In which relation are private households, enterprises, the state on the one side, market equilibrium and macroeconomic destabilisation and crises on the other side?

How is the connection of economy with politics, psychology, and sociology addressed?

What is the role of NGOs and lobbying organisation in the discourses of economic education?

How are topical collective and global challenges addressed in economic education? For example:

How do economic education curricula, learning materials, teachers and teacher educators take on questions of environmental risks, climate change, demographic development, migration, global imbalance of prosperity and debt, digitalisation, and emphasis on human rights, and how they necessitate new ways of thinking about economy?

What interdisciplinary or cross-disciplinary solutions are there in addressing these questions that go beyond disciplinary borders?

What conception of economy and knowledge of economy can be seen in the economic education classroom? For example:

How do teachers see their task and role as economic educators, and how do they adjust their teaching for students in different environments, regarding age, gender, culture and socio-economic situations and interests of the students?

How do teachers identify the challenges of economic education and how do they try to tackle them?

How do students see the value and shortcomings of economic education, and how do they connect school economic education with aspects of their life-world?

Are there conflicts in the classroom, regarding how economic issues are interpreted seen, and how are they handled?

What methodological solutions have been used when doing research in economic education classroom, and what advantages or disadvantages do they have?

Methods

We welcome empirical papers, conceptual analyses, theoretical openings, methodological reports, review articles/metastudies on the state of art in economic education

Ideas

- Interviews or online debate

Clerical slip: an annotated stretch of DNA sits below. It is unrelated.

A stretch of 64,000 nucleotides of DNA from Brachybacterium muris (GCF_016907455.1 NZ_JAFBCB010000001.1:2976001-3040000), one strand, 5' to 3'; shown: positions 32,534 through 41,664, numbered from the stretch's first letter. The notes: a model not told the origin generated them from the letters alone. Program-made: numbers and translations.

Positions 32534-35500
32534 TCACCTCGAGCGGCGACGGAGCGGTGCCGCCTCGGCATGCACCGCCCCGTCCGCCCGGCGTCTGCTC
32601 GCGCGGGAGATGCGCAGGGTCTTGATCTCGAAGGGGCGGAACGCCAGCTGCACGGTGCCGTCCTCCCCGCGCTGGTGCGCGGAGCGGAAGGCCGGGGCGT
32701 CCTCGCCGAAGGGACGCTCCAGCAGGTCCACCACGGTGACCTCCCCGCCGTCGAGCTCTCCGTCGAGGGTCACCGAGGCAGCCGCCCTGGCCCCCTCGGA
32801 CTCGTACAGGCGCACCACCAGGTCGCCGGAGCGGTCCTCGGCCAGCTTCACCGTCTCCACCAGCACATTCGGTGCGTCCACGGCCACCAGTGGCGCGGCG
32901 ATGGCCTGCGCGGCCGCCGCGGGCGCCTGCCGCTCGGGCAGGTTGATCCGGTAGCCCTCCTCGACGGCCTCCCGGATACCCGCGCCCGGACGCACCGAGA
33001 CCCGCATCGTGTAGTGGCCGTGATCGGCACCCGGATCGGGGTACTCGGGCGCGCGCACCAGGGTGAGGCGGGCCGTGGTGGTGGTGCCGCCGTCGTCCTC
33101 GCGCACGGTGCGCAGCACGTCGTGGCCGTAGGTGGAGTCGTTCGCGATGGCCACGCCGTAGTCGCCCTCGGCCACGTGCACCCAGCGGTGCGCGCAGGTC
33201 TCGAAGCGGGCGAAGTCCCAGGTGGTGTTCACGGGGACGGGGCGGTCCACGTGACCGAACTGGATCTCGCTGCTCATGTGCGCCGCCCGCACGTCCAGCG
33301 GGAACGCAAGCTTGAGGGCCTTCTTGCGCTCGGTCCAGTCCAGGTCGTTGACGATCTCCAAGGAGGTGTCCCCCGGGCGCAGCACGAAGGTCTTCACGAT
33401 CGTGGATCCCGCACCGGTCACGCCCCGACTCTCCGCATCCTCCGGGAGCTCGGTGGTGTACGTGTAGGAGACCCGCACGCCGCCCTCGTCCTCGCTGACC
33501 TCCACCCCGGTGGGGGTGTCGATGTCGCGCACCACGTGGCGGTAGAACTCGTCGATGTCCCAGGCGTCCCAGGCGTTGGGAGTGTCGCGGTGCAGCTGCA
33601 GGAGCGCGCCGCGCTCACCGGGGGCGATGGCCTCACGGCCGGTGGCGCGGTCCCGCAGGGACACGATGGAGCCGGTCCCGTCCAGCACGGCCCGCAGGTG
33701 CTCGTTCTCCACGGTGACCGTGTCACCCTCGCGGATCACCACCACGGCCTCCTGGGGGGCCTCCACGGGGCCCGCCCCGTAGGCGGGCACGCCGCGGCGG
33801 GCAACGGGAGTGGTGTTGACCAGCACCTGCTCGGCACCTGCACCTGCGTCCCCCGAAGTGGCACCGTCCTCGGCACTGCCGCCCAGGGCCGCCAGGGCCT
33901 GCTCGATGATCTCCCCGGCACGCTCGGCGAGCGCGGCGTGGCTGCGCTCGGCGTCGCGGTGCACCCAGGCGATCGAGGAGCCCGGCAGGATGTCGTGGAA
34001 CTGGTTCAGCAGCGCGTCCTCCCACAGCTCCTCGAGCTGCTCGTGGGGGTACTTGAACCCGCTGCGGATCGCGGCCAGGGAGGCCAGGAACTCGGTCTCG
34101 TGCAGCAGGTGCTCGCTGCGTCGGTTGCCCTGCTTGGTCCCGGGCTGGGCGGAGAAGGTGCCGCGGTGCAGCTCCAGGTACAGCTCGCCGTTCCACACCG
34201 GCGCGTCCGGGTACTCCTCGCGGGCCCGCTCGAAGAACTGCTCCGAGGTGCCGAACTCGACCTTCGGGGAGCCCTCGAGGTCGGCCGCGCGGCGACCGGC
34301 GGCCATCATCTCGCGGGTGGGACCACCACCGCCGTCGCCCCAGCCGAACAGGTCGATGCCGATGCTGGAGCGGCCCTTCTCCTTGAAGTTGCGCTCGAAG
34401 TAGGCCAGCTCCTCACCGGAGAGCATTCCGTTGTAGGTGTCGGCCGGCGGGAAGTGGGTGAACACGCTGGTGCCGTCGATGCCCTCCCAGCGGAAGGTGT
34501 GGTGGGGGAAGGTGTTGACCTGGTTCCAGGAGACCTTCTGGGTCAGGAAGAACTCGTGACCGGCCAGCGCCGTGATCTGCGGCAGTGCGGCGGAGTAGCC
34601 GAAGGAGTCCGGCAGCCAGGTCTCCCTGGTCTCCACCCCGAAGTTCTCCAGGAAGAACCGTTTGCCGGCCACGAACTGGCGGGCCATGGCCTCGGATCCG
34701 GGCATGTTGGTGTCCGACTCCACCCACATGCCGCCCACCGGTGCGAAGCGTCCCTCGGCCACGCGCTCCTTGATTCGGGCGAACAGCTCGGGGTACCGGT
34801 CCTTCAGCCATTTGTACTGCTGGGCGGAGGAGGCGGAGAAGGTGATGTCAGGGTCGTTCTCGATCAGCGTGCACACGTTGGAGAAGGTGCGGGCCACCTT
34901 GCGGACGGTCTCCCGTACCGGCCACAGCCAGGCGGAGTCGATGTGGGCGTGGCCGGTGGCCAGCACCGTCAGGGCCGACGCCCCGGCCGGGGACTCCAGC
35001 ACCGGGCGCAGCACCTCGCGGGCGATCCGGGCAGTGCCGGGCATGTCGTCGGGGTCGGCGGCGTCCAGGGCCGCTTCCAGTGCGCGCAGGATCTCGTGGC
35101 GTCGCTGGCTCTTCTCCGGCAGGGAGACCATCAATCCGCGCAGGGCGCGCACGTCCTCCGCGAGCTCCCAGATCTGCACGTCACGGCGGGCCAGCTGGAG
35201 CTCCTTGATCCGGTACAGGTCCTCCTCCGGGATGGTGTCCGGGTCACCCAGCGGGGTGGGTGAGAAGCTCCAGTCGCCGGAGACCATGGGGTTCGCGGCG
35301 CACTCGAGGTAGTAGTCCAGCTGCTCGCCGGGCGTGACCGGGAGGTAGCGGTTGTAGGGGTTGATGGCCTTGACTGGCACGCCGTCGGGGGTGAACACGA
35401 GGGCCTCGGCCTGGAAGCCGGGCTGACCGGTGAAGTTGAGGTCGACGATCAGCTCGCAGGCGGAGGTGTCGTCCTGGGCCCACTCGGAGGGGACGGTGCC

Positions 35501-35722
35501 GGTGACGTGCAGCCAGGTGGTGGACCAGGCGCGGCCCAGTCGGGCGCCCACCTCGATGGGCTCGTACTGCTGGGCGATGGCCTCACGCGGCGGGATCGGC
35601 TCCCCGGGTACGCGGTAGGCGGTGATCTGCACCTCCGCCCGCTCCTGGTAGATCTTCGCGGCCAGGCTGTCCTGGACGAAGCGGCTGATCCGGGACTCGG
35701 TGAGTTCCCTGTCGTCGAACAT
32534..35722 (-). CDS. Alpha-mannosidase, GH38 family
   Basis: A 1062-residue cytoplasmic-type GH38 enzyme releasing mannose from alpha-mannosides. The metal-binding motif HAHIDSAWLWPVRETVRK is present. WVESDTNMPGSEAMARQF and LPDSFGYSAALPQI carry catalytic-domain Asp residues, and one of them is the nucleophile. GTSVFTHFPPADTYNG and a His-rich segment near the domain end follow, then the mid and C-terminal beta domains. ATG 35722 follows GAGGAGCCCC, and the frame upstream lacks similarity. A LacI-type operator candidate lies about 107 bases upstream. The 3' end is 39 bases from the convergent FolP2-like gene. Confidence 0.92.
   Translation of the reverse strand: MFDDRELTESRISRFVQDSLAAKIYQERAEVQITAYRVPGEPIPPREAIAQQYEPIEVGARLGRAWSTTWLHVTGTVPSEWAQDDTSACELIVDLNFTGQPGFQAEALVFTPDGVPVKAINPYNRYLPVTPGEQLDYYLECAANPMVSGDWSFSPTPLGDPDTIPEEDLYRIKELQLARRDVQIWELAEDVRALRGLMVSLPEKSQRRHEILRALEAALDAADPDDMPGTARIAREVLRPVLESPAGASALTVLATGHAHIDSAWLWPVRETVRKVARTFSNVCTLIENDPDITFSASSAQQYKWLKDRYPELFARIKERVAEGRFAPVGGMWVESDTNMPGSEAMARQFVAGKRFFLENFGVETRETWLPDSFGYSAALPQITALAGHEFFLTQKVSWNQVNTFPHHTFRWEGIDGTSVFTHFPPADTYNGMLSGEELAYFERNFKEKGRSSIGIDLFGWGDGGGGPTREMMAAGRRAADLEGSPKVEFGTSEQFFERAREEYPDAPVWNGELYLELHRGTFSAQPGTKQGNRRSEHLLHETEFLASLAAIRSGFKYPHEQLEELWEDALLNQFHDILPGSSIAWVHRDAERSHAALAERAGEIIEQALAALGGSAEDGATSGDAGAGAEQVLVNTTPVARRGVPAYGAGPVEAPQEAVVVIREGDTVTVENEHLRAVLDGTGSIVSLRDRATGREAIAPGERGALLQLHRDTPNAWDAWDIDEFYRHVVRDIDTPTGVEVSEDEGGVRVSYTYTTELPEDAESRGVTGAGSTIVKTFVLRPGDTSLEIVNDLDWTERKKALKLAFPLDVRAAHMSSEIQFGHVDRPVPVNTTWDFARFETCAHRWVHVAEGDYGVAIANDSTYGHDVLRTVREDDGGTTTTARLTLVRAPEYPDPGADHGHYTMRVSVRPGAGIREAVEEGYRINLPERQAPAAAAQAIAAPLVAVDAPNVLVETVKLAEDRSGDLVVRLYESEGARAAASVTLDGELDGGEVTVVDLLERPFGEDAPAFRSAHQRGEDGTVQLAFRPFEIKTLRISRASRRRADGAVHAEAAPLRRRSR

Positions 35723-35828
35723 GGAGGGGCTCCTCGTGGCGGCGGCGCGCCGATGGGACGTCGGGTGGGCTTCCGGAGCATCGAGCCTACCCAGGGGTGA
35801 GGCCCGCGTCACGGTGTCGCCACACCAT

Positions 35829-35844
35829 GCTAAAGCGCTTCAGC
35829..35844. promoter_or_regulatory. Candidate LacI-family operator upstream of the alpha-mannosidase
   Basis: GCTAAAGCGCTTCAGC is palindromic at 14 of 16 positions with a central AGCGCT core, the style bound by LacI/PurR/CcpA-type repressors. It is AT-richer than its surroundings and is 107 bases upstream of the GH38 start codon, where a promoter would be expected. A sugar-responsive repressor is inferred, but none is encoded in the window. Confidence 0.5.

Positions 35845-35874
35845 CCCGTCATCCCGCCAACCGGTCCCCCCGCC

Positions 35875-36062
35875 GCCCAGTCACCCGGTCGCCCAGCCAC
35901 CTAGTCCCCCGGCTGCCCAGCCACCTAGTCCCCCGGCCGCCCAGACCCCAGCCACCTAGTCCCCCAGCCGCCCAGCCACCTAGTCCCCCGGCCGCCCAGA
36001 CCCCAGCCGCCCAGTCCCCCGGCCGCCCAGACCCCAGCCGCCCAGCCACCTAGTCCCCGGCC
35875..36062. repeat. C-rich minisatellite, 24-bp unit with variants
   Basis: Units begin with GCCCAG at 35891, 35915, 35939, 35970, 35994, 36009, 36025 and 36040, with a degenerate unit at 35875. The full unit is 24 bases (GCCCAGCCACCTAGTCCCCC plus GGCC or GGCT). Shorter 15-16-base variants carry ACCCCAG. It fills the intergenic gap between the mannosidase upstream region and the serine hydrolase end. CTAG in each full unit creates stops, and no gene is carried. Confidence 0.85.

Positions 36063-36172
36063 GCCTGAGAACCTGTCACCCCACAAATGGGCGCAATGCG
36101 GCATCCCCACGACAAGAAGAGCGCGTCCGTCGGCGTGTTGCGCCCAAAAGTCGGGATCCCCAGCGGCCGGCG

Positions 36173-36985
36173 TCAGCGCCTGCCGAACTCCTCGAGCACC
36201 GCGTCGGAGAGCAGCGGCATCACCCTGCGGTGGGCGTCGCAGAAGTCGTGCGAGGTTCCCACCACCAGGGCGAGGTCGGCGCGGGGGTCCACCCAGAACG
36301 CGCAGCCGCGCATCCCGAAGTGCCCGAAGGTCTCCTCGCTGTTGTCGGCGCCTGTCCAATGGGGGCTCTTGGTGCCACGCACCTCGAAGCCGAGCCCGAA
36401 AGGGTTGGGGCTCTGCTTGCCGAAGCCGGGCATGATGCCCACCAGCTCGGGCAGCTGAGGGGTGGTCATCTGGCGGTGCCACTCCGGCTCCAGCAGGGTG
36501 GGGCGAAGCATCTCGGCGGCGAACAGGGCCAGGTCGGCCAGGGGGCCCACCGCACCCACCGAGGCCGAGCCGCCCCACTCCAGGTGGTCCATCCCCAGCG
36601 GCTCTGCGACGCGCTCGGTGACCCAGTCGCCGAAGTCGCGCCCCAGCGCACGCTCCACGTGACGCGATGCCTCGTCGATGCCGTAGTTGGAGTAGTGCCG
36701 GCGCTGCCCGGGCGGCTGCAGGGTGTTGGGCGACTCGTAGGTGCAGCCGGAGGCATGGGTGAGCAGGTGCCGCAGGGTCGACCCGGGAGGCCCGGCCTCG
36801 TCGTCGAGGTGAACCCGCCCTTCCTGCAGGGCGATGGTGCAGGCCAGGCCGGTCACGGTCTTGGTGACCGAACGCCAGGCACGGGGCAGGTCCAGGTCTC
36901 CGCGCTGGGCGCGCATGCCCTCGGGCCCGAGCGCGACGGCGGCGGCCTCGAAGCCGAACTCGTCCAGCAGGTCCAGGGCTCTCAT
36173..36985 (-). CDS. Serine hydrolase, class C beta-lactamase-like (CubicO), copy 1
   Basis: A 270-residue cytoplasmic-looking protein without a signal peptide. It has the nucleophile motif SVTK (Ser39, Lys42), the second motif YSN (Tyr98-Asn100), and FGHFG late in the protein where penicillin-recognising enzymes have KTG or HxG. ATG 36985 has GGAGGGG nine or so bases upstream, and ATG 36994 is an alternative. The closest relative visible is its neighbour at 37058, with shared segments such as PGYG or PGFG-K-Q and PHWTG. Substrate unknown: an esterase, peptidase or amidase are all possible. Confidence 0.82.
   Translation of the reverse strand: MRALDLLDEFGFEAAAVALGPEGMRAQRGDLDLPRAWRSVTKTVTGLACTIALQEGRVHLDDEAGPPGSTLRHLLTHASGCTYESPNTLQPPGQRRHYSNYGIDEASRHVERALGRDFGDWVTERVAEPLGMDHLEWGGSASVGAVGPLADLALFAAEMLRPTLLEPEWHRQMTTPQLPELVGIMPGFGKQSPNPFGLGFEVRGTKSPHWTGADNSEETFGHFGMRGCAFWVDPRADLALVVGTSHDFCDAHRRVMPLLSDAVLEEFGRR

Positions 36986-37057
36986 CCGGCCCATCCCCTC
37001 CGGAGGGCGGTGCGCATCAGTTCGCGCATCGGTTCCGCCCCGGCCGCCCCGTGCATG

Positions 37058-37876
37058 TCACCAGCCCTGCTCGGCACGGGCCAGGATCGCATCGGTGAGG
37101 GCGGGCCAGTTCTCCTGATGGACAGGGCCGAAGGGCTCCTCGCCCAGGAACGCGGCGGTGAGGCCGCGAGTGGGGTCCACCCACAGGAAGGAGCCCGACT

- But also information - LINKS

- Brief sketch of the history of the conceptions of the subject,

Curricula lower and higher secondary level

- Relevant national scientific journals and journals for teaching economic education

- Relevant scientific associations, teacher associations, supporting institutions / organisations

- Relevant books and controversial debates

- Relevant academic colleagues of economic educators

Digital Publishing

Please feel free to outplay the possibilities of digital publishing: integrate visual documents of textbooks, teacher or student notes, stills or screen shots, video or audio clips with commentaries from teachers and students. The goal is to create a vivid and multi-perspective image of citizenship education cultures around Europe.

Peer Review Criteria

Theory and research orientation; interdisciplinary approach, internationalism, originality, quality standards - will be sensitively adapted to the methodological purpose of this issue. For example, “internationalism” within this issue is fully met by the “national” and “typical” single case.

Language policy:

Besides English, bi-lingual publishing (English and other regional European language) is highly welcome. Divergent from the usual JSSE rules, meaningful documents already published in a regional language can be reprinted and made accessible for a global English audience.

Editorial Team

Jan Lofstrom, Turku University, Finland, jan.lofstrom@utu.fi

Birgit Weber, University of Cologne, Germany, birgit.weber@uni-koeln.de

If you consider to submit a paper, please contact us in advance

Schedule

The following schedule will be used:

First submission by authors to editors: October 31, 2021

Response to authors by editors: January 10, 2022

Final submission from authors: February 28, 2022

Final reviewing and papers ready for layout: May 15, 2022

Publication: July 15, 2022

Guidelines

All authors are kindly asked to follow the editorial guidelines of JSSE.